In today’s tough economic times, when people are looking for something to invest in that isn’t real estate, I always tell them to look for the unbeatable software companies and think about putting some of their money in those areas.

Apple has a hardcore following that would seemingly continue to buy their products like a religious experience, but you also never know if the hardware we have now is the same hardware that will still be relevant in the future—and if it isn’t, would that mean another hardware company comes along? If we’re just looking at Apple, they have a solid foundation, not just because of the great hardware that they are renown for, but because they are creating their own software, found on the hardware that they create too, which is also pretty good to today’s standards.

But as we’ve seen with companies that purely focus on the software side of things—like Microsoft—limiting your own software to your own devices comes with its downsides as well, namely that the competition that allows its software to run on a large number of different devices from a bunch of different manufacturers is going to easily get the jump on market share advantage.

When focussing on the mobile devices only, it is now Android that is running on the most devices, even though most people consider the fruit company to be superior to Google. The Mountain View company is far more than just a company in the smartphone business though: they are the leading search engine in the world, and the number of people who use search engines shouldn’t be underestimated. It’s a big business, and in a world where most websites cater to Google’s requests, it’s nearly impossible to see them failing in the future for as long as there is internet around.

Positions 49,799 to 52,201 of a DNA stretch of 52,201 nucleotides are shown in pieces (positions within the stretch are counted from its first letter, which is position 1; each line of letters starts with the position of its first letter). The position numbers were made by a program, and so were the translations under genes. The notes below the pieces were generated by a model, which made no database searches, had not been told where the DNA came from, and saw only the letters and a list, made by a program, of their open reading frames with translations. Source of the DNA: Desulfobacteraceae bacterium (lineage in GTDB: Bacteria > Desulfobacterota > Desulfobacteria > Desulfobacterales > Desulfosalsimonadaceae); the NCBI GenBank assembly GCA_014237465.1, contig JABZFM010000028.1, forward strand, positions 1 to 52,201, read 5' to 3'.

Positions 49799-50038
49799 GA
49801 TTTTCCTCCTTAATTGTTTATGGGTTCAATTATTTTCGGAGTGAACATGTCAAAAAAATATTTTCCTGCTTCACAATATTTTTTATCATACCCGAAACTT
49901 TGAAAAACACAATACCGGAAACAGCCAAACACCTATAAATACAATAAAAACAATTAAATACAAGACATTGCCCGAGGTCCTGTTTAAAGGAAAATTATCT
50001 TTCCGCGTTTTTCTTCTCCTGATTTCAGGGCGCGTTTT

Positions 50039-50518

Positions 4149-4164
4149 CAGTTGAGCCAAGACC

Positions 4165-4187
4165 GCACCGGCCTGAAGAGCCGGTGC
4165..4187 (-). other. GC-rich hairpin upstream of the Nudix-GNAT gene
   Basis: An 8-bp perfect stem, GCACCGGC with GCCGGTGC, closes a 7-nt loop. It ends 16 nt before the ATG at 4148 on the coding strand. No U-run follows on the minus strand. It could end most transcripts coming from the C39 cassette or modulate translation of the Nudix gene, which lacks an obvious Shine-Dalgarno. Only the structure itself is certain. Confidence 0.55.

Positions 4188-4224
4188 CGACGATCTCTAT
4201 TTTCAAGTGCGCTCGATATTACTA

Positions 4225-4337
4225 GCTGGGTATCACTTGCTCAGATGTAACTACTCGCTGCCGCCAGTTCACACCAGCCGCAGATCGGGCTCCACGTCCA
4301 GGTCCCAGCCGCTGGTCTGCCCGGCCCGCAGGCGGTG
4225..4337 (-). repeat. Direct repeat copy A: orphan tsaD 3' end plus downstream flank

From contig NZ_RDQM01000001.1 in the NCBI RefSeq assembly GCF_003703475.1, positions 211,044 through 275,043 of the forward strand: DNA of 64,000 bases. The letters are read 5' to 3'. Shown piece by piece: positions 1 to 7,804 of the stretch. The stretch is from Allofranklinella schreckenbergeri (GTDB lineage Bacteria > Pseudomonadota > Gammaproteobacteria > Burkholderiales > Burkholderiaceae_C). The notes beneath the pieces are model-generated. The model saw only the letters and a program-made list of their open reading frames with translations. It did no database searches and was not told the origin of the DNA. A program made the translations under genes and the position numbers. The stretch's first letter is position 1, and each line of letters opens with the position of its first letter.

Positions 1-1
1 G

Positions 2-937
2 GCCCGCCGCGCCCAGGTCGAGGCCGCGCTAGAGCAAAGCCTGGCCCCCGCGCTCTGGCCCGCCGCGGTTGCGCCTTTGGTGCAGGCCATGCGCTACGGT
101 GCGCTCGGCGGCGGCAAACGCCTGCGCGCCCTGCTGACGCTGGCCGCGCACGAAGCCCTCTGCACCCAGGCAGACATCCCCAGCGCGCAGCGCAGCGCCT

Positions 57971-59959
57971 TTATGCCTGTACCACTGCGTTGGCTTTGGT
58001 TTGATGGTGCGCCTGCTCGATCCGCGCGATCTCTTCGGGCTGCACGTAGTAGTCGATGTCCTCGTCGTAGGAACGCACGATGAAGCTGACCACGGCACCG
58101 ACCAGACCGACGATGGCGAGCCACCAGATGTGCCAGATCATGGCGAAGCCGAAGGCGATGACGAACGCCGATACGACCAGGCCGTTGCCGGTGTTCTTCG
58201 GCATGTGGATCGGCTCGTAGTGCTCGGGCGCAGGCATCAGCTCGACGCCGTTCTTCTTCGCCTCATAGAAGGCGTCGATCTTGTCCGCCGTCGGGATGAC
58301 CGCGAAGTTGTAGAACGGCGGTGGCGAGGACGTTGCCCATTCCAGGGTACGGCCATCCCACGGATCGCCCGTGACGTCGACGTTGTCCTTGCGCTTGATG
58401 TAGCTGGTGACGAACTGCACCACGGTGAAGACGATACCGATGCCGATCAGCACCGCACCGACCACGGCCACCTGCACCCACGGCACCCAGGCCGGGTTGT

So not only does Android currently lead the way in software that is running on the most mobile devices, but it also has a solid foundation set up for the future, unless you’re someone who doesn’t see the internet lasting. Search engines won’t be around if there is no internet, and it would render smartphones pretty useless, too.

With all that knowledge it makes sense to spend some time getting to know your operating system of choice: if you’ve chosen to use Apple then stick with it and get to know it at a deeper level than most. If you are an Android user, then get to know it well too, because eventually, you’ll start to get the same type of software running on television sets, and other devices around the home. And learning several operating systems isn’t an easy thing to accomplish.